Reflection for Christmas Day
“Do not be afraid; I bring you good news” – from St Luke 2:1-14.
Cymru, sicrhewch eich bod yn cael eich cyfrif
Wales, make sure you are counted – envelope of the 2021 census documentation.
It was one of those lovely coincidences that the envelope bearing the above words should arrive here on Christmas Eve, a reminder of the census two thousand years ago that was the reason for Joseph and Mary’s journey from Nazareth to Bethlehem to be counted. Coinciding also with the Great Conjunction of Saturn and Jupiter, the planetary event which some have likened to the Star of Bethlehem, there are resonances of the Gospel accounts in the events of today as Christmas is celebrated in the challenging circumstances facing us all.
Then, there was no room to be found in Bethlehem, but many stranded lorry drivers recently found there was no room for them in Dover either and that they wouldn’t get home for Christmas. Threats of food and other shortages seem to have faded now that a trade agreement has been reached with Europe but, with many families’ plans suddenly disrupted, the daily drip of doom and complaint seems to have rocketed recently. Yet, into this uncertain situation, still the angelic voice which spoke to the terrified shepherds speaks to us today as the birth of Jesus is celebrated once more. Then, as now, the good news is proclaimed that a Saviour has been born in Bethlehem – and it was announced to those who were able to hear the message through being out on the hillsides looking after the sheep rather than mingling with others.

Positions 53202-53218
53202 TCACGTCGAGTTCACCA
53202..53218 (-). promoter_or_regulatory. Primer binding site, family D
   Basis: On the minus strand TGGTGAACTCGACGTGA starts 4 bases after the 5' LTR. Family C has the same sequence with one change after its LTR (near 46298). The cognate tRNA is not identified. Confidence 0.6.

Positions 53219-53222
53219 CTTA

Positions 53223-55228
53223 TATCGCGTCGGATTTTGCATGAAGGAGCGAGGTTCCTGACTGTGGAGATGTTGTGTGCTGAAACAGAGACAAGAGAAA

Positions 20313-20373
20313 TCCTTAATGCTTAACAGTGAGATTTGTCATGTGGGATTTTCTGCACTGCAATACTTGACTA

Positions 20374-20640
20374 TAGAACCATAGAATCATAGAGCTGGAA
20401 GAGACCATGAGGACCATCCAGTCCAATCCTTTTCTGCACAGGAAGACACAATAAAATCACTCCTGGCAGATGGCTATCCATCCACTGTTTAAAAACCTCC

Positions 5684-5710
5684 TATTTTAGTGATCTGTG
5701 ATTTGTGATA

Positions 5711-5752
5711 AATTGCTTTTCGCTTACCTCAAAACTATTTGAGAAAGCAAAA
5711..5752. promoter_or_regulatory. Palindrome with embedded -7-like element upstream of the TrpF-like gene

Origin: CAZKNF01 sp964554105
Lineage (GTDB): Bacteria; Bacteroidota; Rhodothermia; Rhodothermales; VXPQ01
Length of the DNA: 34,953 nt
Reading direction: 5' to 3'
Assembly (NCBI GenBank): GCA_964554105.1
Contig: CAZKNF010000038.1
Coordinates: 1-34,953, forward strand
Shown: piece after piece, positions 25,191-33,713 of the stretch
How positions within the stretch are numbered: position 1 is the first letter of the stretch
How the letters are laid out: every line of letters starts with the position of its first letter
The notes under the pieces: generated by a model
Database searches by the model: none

This year, the pandemic means that many are alone or forced to have a quieter Christmas than usual and that some families are mourning the loss of loved ones or anxious about the future. However, it may be that the sudden curtailing of the usual festivities might make us all reconsider what is important in our lives and what we so often take for granted. Into our confusion, fear and isolation comes the voice of hope once more telling us that God is with us, Emmanuel, and that there is good news amidst all the woes. Where might that good news be for each one of us – what makes you rejoice this Christmas?
We have a choice, like those shepherds, who could have refused the invitation to see for themselves – amongst the unexpected developments we are all facing, this quieter Christmas, we may be confronted with the silence that forces us to face up to what we may usually be able to drown out with noise and socialising. If we choose to, we may find the courage not to be afraid but to look for where the good news and hope might be in the quieter joys facing us. That may enable us not only to hear the song of the angels in our hearts but also to join in the ancient hymn of praise:
“Glory to God in the highest and on earth, peace.”
With my prayers,